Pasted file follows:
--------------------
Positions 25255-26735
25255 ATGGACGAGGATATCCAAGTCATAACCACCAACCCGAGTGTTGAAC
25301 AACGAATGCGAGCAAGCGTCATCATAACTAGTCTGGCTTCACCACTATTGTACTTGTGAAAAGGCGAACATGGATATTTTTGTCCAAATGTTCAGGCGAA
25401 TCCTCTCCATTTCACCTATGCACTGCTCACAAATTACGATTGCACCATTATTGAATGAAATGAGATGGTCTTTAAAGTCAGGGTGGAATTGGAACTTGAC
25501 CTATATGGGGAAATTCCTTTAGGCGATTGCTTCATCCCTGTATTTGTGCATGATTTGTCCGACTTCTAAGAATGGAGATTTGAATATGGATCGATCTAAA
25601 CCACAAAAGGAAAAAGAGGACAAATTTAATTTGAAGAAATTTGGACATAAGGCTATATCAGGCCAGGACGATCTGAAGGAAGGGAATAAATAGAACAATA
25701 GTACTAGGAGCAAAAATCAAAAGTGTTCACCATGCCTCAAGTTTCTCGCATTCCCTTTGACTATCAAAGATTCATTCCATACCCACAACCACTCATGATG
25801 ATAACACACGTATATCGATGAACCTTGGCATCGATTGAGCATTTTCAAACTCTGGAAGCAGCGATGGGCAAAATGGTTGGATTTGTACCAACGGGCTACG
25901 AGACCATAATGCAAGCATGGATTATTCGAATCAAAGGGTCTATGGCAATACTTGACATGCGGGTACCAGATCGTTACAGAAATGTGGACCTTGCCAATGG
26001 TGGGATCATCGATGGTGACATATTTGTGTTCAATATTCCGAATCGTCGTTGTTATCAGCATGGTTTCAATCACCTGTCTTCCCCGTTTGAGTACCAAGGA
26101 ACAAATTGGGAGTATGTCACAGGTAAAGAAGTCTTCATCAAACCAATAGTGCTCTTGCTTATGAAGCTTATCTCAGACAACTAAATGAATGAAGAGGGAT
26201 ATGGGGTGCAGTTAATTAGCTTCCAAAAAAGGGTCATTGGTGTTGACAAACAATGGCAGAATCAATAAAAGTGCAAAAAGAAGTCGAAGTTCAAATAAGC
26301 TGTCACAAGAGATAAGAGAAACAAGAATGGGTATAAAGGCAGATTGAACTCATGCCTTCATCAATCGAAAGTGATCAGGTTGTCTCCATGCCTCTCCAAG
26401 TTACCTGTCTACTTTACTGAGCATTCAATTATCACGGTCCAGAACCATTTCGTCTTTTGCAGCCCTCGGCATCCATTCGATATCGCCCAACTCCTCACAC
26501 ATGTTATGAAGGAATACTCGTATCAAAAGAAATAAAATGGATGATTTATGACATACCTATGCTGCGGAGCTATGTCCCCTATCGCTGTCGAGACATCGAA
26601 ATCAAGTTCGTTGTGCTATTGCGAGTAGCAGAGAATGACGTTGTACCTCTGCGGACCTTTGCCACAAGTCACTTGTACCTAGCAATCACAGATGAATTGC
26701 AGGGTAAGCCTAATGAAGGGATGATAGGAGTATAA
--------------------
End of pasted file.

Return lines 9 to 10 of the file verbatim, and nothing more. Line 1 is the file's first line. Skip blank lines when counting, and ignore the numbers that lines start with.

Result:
25901 AGACCATAATGCAAGCATGGATTATTCGAATCAAAGGGTCTATGGCAATACTTGACATGCGGGTACCAGATCGTTACAGAAATGTGGACCTTGCCAATGG
26001 TGGGATCATCGATGGTGACATATTTGTGTTCAATATTCCGAATCGTCGTTGTTATCAGCATGGTTTCAATCACCTGTCTTCCCCGTTTGAGTACCAAGGA